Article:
Tag Archives: restaurant

Calories on the Menu

The FDA issued rules last November that indicated would require most restaurants, grocery stores, and coffee shops to display nutritional information on their menu boards.  This has been a change that has been years in the making.  Many restaurants have feared this change.  The changes were supposed to be implemented by December 1, 2015.  In July, the FDA pushed back the deadline to December 1, 2016.

So will you see calorie counts on all menus?  No.  The rules only apply to establishments with 20 or more locations.  Your local diner or sandwich shop does not have to post anything.  Also, restaurants are allowed to post a calorie range for items with a lot of options.  For example, pizza places or ice cream shops that allow mix-ins.

Many restaurants already have the information posted, such as McDonalds.  Many consider the rules a big step in the right direction for the food industry.  They feel the accountability on the part of restaurants is important as well as the boon of information for consumers.

Personally, I have mixed feelings about it.  I do think it is important to be an informed consumer. However, I wonder how much that really changes our purchasing decisions.

I’d love to hear what you think.  Are you for, agains, or neutral on calorie information posted on menus at restaurants?  Let me know in the comments!

Have any nutrition questions? Need help with meal planning or a special dietary need? Send your questions to me at kimberlykmarsh(at)gmail(dot)com, and I will answer them in upcoming posts!

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Rosemary Bread

What’s your favorite part of going out to eat? The ambience? Being served? Not having to cook or to do dishes? The variety? The free bread? I’ll admit, I like all of those things, but all the yummy different breads you can get at restaurants is pretty high up there. Sometimes I’m as extreme as this Jim Gaffigan clip. Most of us can remember what the bread was like at many restaurants – Olive Garden’s breadsticks, Outback Steakhouse’s brown bread. You can even find dozens of copy cat recipes for these online.

Macaroni Grill’s bread? Honestly, it didn’t stick out in my mind. But I found this copy cat recipe on a cooking blog I follow, and I was intrigued. It has become one of our family’s favorites over the last year or so. And the great thing is, even if it looks funky, it tastes delicious. Enjoy!

Rosemary Bread (Makes 2 loaves that serve at least 4 each)


1 tablespoon instant yeast
1 tablespoon sugar
1 ½ cups warm water (about 110 degrees)
2 ¾ – 4 cups white whole wheat flour
½ teaspoon salt
1 ½ tablespoons dried rosemary, divided, optional
1 tablespoon olive oil, optional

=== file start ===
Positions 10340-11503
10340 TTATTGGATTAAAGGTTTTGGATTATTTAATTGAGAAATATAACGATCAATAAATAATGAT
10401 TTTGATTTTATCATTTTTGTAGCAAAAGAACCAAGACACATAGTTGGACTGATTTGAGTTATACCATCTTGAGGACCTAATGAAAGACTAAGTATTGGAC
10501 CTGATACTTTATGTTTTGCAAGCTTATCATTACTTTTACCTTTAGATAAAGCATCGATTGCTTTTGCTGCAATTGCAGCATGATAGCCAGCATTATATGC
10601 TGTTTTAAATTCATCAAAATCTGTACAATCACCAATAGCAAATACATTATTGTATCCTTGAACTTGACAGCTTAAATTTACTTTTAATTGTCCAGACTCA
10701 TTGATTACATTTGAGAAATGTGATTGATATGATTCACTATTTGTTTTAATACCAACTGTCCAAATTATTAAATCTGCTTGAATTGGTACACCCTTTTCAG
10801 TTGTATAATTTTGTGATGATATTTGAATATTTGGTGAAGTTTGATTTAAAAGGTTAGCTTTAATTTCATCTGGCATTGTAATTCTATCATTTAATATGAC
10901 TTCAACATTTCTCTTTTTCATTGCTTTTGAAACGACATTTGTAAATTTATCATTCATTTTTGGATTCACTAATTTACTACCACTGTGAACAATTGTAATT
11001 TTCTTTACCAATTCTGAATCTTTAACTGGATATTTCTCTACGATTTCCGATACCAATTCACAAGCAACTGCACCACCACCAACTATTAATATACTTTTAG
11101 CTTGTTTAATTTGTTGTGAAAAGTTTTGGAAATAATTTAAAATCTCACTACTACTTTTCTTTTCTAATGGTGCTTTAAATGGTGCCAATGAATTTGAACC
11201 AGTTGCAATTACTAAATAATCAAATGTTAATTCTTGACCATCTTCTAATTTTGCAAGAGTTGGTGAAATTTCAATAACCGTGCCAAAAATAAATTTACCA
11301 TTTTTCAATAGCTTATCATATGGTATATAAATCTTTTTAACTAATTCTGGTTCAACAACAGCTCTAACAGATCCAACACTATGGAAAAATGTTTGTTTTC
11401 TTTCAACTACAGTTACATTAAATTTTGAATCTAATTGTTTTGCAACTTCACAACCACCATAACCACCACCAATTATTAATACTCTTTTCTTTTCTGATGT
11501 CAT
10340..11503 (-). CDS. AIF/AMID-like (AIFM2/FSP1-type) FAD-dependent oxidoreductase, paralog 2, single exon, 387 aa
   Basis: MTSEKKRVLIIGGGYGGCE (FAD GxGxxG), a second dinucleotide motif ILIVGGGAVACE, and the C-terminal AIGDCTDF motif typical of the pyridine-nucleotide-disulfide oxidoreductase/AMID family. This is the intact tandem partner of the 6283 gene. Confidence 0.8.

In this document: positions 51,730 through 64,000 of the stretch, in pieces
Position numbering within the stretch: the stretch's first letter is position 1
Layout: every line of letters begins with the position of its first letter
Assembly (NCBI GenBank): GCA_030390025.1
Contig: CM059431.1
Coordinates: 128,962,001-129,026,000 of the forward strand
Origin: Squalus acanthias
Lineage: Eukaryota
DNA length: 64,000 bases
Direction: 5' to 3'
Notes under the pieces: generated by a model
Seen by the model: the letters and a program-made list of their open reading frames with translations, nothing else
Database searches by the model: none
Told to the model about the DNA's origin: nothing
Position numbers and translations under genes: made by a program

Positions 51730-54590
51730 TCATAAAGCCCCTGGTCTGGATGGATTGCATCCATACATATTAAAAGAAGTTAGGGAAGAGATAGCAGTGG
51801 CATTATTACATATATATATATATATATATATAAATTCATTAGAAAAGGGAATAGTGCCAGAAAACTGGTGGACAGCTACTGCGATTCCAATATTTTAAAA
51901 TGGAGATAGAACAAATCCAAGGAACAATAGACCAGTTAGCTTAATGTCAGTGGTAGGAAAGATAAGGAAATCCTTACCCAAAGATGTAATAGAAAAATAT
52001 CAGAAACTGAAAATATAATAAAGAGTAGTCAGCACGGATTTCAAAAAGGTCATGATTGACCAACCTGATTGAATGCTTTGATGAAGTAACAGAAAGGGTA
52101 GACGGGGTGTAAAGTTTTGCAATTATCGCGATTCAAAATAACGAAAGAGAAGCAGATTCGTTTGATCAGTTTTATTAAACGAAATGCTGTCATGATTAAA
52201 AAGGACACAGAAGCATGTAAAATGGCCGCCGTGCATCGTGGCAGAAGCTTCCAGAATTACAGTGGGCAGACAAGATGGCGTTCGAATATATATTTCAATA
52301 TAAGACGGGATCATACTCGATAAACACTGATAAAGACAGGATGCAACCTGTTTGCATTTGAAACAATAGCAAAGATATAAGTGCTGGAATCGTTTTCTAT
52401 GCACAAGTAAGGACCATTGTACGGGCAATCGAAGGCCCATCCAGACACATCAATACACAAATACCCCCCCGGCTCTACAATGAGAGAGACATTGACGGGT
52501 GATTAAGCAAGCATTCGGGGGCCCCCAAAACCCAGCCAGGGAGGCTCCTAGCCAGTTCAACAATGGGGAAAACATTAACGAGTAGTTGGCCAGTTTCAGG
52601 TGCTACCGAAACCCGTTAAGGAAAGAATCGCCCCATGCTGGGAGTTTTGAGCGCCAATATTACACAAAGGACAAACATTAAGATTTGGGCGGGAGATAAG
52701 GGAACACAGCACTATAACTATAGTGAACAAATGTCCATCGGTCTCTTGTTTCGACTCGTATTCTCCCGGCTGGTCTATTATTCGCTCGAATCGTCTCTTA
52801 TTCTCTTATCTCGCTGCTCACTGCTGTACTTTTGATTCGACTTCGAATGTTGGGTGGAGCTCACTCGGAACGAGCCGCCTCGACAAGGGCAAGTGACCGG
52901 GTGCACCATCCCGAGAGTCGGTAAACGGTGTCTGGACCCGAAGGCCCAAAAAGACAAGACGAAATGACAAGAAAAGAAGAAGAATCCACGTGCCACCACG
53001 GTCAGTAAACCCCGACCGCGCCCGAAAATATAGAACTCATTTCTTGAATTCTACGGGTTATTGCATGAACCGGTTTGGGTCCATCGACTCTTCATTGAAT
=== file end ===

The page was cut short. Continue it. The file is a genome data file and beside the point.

Coarse salt for sprinkling, optional

1. Combine yeast, sugar, water, 2 cups of flour, salt, and 1 tablespoon of rosemary in a large bowl. Use a dough hook if using a stand mixer. Mix well. Continue adding flour, gradually while mixing, until a soft dough is formed (dough should hold it’s shape but be slightly sticky to the touch). Knead dough for about 7 minutes, adding additional flour if dough is not clearing the sides of the bowl anymore.

2. Transfer dough to a lightly greased bowl. Cover and let rise in a warm place until double, usually about 1 hour.

3. Gently deflate dough and divide in half. Line a rimmed baking sheet with parchment or lightly coat with cooking spray. Shape the dough into 2 oval shaped loaves. Place on baking sheet with room between them to rise without touching each other. Use a pastry brush to coat the top of each loaf with the olive oil (½ tablespoon per loaf). Sprinkle the remaining rosemary and a light sprinkling of salt over the top of each loaf. Cover lightly and let rise in a warm place until puffy and nearly doubled, usually 30 minutes to 1 hour.

4. Preheat oven to 425. Bake loaves for 18-20 minutes, until nicely browned and sound hollow when tapped. Transfer to a cooling rack to cool completely.

Nutritional Information (Amount per serving):

Calories: 232
Protein: 9 g
Fat: 3 g
Saturated Fat: 0.5 g
Cholesterol: 0 mg
Carbohydrates: 45 g
Fiber: 7 g
Sodium: 293 mg

Recipe Notes: If you make this and the loaves rise out more than up on the second rise, DO NOT PANIC. Please cook it anyway, and eat it. This picture is a rare exception of this bread turning out nice and rounded. Even when it is flatter, this bread is very delicious. If it is flattish, I recommend kneading it for a bit longer. As I have increased the kneading time (original recipe said 4-5 minutes), I have had better results. If mixing in all-purpose flour, you won’t need to knead for as long. I have left out the rosemary, olive oil, and salt (or any combination of leaving one or all of those out), and the bread is still super tasty.

Source: slightly adapted from Mel’s Kitchen Cafe

Low-iodine adjustment – use a non-iodized salt.

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